UPDATE: YouTube turned off the sound due to a copyright infringement in the 18 hours since I discovered this video that had been up for almost 2 months. You’ll just have to listen your vinyl copy or well, go here.
Yesterday, I stumbled on some Washington Nationals-related bloopers on youtube, part of a series for all MLB teams. It starts off with John Popper playing “God Bless America” on his harmonica (remember that?) while somebody tries to add eye drops while wearing sunglasses and is followed by President Obama’s eephus pitch to John Phillip Sousa‘s “Stars & Stripes Forever,” so that gives you a pretty good idea of what we’re in for with this thing.
Later in the video, Experience Unlimited takes over with “Da Butt” because reasons. The last is The Clash with “I Fought the Law” the only non-DC music in the whole video. You have to respect the local flavor of the video creator.
ALEXANDRIA, Va. — For the third consecutive winter, we’ve had measurable snow fall in March; it’s like I don’t even know you anymore, BeltwayLand. This time, I measured 5 ⅞ inches total. I’m guessing more than that fell, but since it rained since yesterday, a lot of of it probably melted. It may reach 6 inches if it keeps falling for a little longer.
What’s noteworthy about this storm is protests against the U.S. Capitol policy banning sledding. D.C. delegate Eleanor Holmes Norton tried to get the ban lifted, but Capitol police did not do it, so there was a protest, hence the “Sled Free of Die Storm.” That’s a way better name than whatever The Weather Channel used.
After waiting until February 17 for the first snow day of the year, Alexandria City Public Schools are now on their third closing. I think the last one was a “well, we have these snow days just lying around” situation, but today was a valid one. Our family in Fairfax County and Virginia though – whoa, they’ve been hammered with snow days and I feel for them.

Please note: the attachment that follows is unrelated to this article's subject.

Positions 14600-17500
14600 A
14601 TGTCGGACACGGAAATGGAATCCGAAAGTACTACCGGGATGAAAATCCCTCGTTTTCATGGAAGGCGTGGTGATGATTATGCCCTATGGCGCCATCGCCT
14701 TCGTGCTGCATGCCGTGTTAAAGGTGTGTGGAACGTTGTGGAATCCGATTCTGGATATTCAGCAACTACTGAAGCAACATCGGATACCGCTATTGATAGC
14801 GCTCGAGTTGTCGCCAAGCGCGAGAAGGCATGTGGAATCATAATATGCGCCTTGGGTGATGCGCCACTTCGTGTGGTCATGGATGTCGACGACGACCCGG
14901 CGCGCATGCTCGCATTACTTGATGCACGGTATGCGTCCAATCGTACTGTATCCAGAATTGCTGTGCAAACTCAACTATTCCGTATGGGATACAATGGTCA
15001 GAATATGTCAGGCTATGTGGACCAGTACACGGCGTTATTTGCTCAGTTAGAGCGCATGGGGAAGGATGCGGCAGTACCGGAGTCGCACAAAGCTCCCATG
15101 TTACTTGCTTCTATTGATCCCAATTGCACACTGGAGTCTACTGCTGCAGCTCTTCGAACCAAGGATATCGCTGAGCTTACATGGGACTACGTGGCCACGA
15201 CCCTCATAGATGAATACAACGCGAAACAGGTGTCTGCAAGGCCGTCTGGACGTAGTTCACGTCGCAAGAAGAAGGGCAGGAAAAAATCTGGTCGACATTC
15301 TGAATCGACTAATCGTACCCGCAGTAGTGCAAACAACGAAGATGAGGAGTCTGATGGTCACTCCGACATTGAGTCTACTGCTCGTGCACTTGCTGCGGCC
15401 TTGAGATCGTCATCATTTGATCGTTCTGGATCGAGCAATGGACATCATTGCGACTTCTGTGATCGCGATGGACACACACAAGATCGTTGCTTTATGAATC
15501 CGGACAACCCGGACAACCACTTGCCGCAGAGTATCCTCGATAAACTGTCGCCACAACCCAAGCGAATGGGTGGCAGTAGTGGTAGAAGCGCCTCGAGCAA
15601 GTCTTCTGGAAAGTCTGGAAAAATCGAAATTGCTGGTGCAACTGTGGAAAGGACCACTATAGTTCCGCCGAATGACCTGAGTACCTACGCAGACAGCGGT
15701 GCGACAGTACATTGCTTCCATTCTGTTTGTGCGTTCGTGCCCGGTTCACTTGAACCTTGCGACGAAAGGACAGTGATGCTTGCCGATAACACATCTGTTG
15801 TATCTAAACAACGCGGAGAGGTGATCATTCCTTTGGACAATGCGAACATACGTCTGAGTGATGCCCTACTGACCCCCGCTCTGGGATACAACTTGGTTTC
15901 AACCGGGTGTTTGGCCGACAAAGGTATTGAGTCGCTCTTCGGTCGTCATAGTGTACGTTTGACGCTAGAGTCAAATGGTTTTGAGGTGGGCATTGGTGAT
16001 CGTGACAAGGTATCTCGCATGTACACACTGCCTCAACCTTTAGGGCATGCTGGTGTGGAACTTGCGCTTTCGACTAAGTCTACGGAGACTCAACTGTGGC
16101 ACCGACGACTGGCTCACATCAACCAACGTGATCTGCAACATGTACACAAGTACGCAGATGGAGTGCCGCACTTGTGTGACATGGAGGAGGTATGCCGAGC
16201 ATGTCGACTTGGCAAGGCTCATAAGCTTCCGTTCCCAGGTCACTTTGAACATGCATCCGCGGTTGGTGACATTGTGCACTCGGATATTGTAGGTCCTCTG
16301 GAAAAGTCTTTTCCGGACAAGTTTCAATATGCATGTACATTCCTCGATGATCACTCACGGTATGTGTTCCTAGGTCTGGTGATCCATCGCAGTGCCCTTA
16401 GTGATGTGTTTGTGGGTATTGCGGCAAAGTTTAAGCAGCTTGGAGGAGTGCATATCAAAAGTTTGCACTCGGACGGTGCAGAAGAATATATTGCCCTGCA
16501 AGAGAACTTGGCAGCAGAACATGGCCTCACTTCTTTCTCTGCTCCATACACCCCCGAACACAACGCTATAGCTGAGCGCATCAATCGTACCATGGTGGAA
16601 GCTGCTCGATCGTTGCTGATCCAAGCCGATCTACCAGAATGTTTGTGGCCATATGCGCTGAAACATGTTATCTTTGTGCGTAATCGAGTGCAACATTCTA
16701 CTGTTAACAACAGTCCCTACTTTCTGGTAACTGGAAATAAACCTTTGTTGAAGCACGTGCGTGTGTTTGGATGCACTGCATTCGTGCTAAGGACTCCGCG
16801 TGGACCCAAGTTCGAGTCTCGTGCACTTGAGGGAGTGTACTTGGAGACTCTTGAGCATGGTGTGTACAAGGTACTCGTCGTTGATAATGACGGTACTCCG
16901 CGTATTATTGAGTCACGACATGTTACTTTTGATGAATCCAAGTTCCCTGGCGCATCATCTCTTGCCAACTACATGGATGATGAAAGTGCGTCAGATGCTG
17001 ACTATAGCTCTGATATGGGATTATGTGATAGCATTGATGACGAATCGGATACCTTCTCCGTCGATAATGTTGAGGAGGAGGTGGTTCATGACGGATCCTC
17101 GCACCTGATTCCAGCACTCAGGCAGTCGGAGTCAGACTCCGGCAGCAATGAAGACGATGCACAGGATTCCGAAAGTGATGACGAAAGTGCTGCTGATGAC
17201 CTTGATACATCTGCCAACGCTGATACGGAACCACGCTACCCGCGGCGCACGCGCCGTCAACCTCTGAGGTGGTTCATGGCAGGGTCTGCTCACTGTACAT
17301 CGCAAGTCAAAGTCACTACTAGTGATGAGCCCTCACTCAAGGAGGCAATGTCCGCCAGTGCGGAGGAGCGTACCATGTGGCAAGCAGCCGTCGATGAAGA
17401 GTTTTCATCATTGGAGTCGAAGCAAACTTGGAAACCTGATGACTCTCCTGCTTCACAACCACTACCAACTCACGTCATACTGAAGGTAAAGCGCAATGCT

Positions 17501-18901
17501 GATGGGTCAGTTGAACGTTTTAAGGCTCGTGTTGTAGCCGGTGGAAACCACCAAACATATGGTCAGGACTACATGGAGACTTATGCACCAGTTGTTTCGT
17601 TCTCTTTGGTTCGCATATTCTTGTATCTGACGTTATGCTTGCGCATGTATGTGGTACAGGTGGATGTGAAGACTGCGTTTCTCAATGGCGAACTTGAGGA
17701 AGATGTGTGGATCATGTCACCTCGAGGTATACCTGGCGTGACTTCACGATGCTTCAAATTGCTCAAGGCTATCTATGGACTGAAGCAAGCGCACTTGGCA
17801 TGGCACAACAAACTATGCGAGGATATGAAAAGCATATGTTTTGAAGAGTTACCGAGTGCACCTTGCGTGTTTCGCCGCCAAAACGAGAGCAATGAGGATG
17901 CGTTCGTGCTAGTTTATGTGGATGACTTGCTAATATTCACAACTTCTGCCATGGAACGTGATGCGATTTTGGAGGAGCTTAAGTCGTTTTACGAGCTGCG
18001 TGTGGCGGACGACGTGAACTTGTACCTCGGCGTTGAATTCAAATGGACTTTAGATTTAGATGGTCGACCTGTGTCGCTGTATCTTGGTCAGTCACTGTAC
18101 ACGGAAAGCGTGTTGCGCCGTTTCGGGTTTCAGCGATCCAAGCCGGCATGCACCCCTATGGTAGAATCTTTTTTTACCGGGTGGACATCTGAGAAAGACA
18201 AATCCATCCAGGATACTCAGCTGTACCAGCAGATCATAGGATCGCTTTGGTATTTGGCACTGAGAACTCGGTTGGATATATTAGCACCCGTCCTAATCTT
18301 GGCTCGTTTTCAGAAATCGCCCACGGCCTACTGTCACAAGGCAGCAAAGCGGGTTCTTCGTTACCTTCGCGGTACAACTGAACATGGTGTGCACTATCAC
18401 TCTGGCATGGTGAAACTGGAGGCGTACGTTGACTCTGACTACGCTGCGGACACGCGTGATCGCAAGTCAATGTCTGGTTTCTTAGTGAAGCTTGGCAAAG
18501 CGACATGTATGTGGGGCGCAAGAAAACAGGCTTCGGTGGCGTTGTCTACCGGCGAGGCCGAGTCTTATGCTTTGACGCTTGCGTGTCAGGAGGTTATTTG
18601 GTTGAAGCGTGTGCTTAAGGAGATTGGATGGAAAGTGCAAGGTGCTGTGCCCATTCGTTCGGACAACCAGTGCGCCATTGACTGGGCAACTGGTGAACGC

Earl Lloyd, an Alexandria native, integrated the NBA in 1950 with the Washington Capitols. I blogged about this on 60th anniversary. He didn’t last long before entering the Army while the Capitols folded in early 1951. Lloyd would play for the Syracuse Nationals, winning the 1955 NBA title. His final two years were with the Detroit Pistons where he would also become head coach, the second African-American to hold the top job after Bill Russell.
ALEXANDRIA, Va. —ALEXANDRIA, Va. — I added this after the fact for posterity. It snowed 2¼ inches and I measured on my patio because it was dry when the storm started — the yard still had leftover snow from the Fat Presidents Storm.
Rob Manfred: 154 games possible – ESPN
Simply put, I like baseball season. It’s my favorite time of year. Part of that is the weather, but another part is having games on six days of the week or more. I like having the opportunity to watch or more likely, listen to Washington Nationals games almost every night. If John Sterling and Suzyn Waldman weren’t so awful, I’d feel that way about New York Yankees broadcasts too.
I don’t like the idea of four fewer home games because that’s four fewer chances I go to a baseball game. The lost revenue from that would have to be made up, so that means the ballgames I do attend would cost more in tickets and concessions. That’s inevitable regardless of the number of games, but I don’t think more help for those increases is necessary.